Out rapture's warmth with custom's afterglow.
We cannot keep at such a height as this;
And even straining souls like ours inhale
But once in life so rarefied a bliss.
What if we lingered till love's breath should fail!
Heaven of my Earth! one more celestial kiss,
Then down by separate pathways to the vale.

Why love life more, the less of it be left,
And what is left be little but the lees,
And Time's subsiding passions have bereft
One's taste for pleasure, and one's power to please?
Is it not better, like the waning year,
Without lament resignedly to fade,
Since by enduring ordinance all things here
Are in their season shattered and decayed?
If you have shared in April's freshet song,
And Summer can without reproach recall,
Yearn not Autumnal harvest to prolong,
Nor shrink from Winter that awaits us all;
But, lightened of the load of earthly ties,
Pursue with homeward step your journey to the skies.

Love’s Harvest

Nay, do not quarrel with the seasons, dear,
Nor make an enemy of friendly Time.
The fruit and foliage of the failing year
Rival the buds and blossoms of its prime.
Is not the harvest moon as round and bright
As that to which the nightingales did sing?
And thou, that call'st thyself my satellite,
Wilt seem in Autumn all thou art in Spring.
When steadfast sunshine follows fitful rain,
And gleams the sickle where once passed the plough,
Since tender green hath grown to mellow grain,
Love then will gather what it scattereth now,
And, like contented reaper, rest its head
Upon the sheaves itself hath harvested.

How can I tell thee when I love thee best?
In rapture or repose? how shall I say?
I only know I love thee every way,
Plumed for love's flight, or folded in love's nest.
See, what is day but night bedewed with rest?
And what the night except the tired-out day?
And 'tis love's difference, not love's decay,
If now I dawn, now fade, upon thy breast.
Self-torturing sweet! Is't not the self-same sun
Wanes in the west that flameth in the east,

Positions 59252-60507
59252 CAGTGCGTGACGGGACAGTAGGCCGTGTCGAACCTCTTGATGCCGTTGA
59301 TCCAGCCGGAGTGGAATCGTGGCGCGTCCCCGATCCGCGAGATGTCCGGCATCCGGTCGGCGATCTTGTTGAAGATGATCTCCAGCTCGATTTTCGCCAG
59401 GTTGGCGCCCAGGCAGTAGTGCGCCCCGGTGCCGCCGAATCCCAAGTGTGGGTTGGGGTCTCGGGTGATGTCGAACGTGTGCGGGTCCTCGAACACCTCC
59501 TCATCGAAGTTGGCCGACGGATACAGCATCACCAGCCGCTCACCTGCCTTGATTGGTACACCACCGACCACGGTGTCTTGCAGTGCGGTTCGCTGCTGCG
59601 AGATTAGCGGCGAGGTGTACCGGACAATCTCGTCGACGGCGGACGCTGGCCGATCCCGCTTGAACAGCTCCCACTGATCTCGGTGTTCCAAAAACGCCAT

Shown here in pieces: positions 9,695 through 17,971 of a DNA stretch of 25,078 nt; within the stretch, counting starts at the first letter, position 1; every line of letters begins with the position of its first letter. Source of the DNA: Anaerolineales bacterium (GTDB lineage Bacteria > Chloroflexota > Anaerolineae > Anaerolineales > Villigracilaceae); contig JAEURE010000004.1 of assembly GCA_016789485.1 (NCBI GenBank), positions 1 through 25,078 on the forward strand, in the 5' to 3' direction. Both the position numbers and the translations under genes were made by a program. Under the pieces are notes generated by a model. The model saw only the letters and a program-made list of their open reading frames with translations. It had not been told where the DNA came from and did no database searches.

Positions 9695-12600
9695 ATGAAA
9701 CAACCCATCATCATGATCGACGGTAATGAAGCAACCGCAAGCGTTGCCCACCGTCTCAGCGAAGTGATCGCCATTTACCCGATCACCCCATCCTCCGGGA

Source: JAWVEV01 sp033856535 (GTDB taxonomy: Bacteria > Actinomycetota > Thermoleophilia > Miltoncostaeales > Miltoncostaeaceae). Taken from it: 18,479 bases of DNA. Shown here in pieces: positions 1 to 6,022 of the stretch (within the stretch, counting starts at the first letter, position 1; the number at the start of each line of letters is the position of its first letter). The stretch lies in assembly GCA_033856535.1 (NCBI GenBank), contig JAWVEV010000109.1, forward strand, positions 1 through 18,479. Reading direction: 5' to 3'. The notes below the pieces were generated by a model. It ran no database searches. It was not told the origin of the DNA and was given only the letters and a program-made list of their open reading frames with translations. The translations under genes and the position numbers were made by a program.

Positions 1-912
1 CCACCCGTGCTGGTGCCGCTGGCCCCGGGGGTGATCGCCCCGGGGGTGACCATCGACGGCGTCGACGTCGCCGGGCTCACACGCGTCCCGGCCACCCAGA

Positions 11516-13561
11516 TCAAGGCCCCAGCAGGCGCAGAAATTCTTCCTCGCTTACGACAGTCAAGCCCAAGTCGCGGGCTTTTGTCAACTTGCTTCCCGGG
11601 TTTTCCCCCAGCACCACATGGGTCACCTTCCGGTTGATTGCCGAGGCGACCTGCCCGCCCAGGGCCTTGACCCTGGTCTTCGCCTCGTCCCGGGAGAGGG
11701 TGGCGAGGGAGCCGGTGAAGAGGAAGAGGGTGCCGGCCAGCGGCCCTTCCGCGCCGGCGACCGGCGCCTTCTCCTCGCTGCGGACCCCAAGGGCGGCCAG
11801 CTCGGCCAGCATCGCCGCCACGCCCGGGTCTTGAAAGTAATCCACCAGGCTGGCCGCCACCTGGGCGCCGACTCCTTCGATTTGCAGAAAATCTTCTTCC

His fervour nowise altered nor decreased?
So rounds my love, returning where begun,
And still beginning, never most nor least,
But fixedly various, all love's parts in one.

Love, wilt thou love me still when wintry streak
Steals on the tresses of autumnal brow;
When the pale rose hath perished in my cheek,
And those are wrinkles that are dimples now?
Wilt thou, when this fond arm that here I twine
Round thy dear neck to help thee in thy need,
Droops faint and feeble, and hath need of thine,
Be then my prop, and not a broken reed?
When thou canst only glean along the Past,
And garner in thy heart what Time doth leave,
O, wilt thou then to me, love, cling as fast
As nest of April to December eave;
And, while my beauty dwindles and decays,
Still warm thee by the embers of my gaze?

Dedication To The Edition Of 1876 To H.J.A.

Three graces still attend me, since the day
Your step across my graceless threshold came:
Reverence, and Gratitude, and Love, their name.
Reverence, whose gaze fears from the ground to stray,
And bows its head, and sues to you to lay
Your foot thereon, and keep my base self down:
Next, Gratitude, that, bolder, by degrees
Creeps up the folds of wedlock's rescuing gown,
To make a circling fondness round your knees;
And lastly, Love, which from that low perch sees